More than two years after its launch, the EU’s fast-track approval process for marketing new drugs, called PRIME, is broadly welcomed by patients and industry, walking the fine line between patients’ safety and expediency, and between the need to foster innovation and remaining abuse-proof.
What remains problematic is the “conditional market authorisation,” another procedure that was introduced before PRIME, because of additional data requirements after the approval.
In 2016, the European Medicines Agency (EMA) launched a priority assessment scheme called PRIME, closely modelled after an existing scheme in the US led by the Food and Drug Administration (FDA). PRIME remains quite selective and focused on innovative medicines.
“Only innovative medicines which have the potential to have the biggest impact on patients’ health would fall into the scope of our accelerated assessment,” a spokesperson for EMA told EURACTIV.com.
Yannis Natsis, policy manager at the European Public Health Alliance (EPHA), an NGO, said “fast approvals pathways should not be the new norm for all drugs approvals”.
He added that fast-tracking medicines is legitimate, but only for specific substances. And it should not be the new norm, because in that case, the risk of jeopardising patient safety and patients’ demand for information would be high.
What is PRIME?
“The timeframe for EMA to review the marketing-authorisation application is reduced in view of the medicine’s potential to be of major interest for public health and therapeutic innovation,” the EMA spokesperson explained to EURACTIV.
In May 2018, the EMA published the results of a two-year overview of PRIME. While 177 requests for eligibility to PRIME were received and assessed since its launch in March 2016, only 21% of requests were accepted, totalling 36 new medicines.
In 2017, seven medicines received a recommendation for marketing authorisation following an accelerated assessment, out of 92 positive opinions granted overall.
Under the counterpart US scheme, 18 out of the 46 novel drugs proposed as fast track in 2017 were accepted by the FDA’s Center for Drug Evaluation and Research. This represents 39% of the total requests.
The applicants must demonstrate that their medicine is expected to be of major public health interest, particularly from the point of view of therapeutic innovation, if they want a medicine to be considered for the fast-track assessment.
“In the context of an accelerated assessment, the data required is as comprehensive as for a standard marketing authorisation application,” the EMA spokesperson said.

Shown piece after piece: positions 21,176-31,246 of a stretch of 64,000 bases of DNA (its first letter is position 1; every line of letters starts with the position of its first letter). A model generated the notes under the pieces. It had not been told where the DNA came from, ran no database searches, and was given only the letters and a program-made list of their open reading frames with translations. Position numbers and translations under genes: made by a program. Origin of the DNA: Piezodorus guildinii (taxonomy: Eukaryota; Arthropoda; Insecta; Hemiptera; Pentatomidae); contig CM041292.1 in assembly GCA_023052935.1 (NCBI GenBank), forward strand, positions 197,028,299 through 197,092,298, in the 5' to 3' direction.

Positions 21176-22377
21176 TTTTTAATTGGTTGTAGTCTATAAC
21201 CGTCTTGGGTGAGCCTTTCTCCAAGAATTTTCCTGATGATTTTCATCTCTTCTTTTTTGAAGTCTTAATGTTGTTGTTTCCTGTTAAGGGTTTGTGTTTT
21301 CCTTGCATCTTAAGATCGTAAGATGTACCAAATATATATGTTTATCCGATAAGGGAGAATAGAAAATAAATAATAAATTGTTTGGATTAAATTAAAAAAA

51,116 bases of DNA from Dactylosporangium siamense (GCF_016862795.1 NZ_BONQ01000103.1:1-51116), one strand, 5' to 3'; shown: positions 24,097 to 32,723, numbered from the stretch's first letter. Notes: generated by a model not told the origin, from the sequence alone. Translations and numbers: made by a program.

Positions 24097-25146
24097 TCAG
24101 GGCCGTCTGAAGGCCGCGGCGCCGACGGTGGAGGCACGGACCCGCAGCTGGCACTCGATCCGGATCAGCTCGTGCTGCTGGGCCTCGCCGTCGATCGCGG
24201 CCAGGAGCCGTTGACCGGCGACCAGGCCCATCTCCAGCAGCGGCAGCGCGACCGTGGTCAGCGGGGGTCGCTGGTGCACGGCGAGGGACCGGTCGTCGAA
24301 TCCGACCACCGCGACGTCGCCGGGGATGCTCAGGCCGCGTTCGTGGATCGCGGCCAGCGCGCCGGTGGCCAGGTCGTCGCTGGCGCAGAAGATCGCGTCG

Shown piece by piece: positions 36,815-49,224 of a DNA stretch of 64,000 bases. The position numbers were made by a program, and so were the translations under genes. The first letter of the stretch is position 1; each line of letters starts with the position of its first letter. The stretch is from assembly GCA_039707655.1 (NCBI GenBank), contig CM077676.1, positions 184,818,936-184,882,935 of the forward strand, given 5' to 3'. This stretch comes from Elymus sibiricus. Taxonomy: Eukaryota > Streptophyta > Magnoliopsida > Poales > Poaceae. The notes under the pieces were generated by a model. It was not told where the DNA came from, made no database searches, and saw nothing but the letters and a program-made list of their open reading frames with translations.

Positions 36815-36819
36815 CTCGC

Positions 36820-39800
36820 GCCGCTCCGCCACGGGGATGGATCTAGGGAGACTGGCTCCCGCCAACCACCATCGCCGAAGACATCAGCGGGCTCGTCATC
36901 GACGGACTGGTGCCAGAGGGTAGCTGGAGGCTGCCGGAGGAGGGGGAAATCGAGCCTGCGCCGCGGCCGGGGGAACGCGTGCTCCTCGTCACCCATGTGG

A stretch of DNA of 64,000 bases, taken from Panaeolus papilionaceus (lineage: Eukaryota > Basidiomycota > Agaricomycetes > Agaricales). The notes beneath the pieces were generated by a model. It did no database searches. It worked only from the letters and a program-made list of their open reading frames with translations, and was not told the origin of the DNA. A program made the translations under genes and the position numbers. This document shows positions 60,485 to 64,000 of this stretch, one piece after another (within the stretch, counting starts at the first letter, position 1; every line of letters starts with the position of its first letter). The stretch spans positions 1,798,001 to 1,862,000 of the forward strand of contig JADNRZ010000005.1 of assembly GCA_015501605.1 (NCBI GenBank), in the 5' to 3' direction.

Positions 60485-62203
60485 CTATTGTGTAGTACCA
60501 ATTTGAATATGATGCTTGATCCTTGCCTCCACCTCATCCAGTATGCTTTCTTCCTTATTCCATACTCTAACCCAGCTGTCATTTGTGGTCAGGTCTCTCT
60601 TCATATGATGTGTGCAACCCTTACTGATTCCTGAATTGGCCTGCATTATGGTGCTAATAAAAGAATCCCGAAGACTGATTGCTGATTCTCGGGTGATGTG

Under the EU fast-track scheme, 83% of medicines approved concern rare disease and 44% are intended to treat pediatric patients.
Conditional marketing authorisation
The German representative at the EMA Board, Wolf-Dieter Ludwig, said that risks for accelerated approval procedure also appear in clinical studies with very few patients and not so many endpoints.
He referred to conditional marketing authorisations or CMAs, based on less comprehensive data than in normal procedures.
These authorisations are only granted for medicines which address unmet medical needs in a seriously debilitating or life-threatening condition (including orphan medicines), or in emergency situations, and only if the benefits of an immediate availability outweigh the risks related to the fact that further data is still required.
The marketing authorisation holders through specific obligations are required to generate the additional data required, which during the first 10 years of experience with CMAs (July 2006 – June 2016), on average took 4 years.
“In these cases, in my personal view, we need additional studies after the first approval within 2 or 3 years. Otherwise, we do not get the information we need using these drugs in the best way for patients,” Ludwig added.
Based on the results reported in the two-year overview of PRIME, published in May 2018, the evidence does not suggest any abuse of the system according to the European Federation of Pharmaceutical Industries and Associations (EFPIA).
“The eligible/granted rate indicator has remained stable since launch,” EFPIA’s Andrew Powrie-Smith told EURACTIV.
In addition, EFPIA argues that the eligibility to use the expedited pathways is much less in the EU than in other regions, for example the US or Japan. Also, as confirmed by a recent EFPIA survey, inclusion in the PRIME scheme does not automatically mean that the medicine is eligible for accelerated assessment at the time of the application.
“Fast-track review provides a vital solution to patients in desperate need of a treatment,” said Virginie Hivert, Therapeutic Development Director at EURORDIS-Rare Diseases Europe.
For life-saving medicines in particular, she says the regulatory process should be adapted. “The difference of a few weeks or months can make all the difference to patients with life-threatening diseases, as well as for patients who live in countries where the compassionate use of medicine does not exist,” she told EURACTIV.
According to EURORDIS, an accelerated review is by no means a lower standard of marketing authorisation and the same rigorous assessment applies, while the legal timeline is simply shortened.
“PRIME is an excellent initiative to support the development of medicines that have good potential to address unmet medical needs,” she added.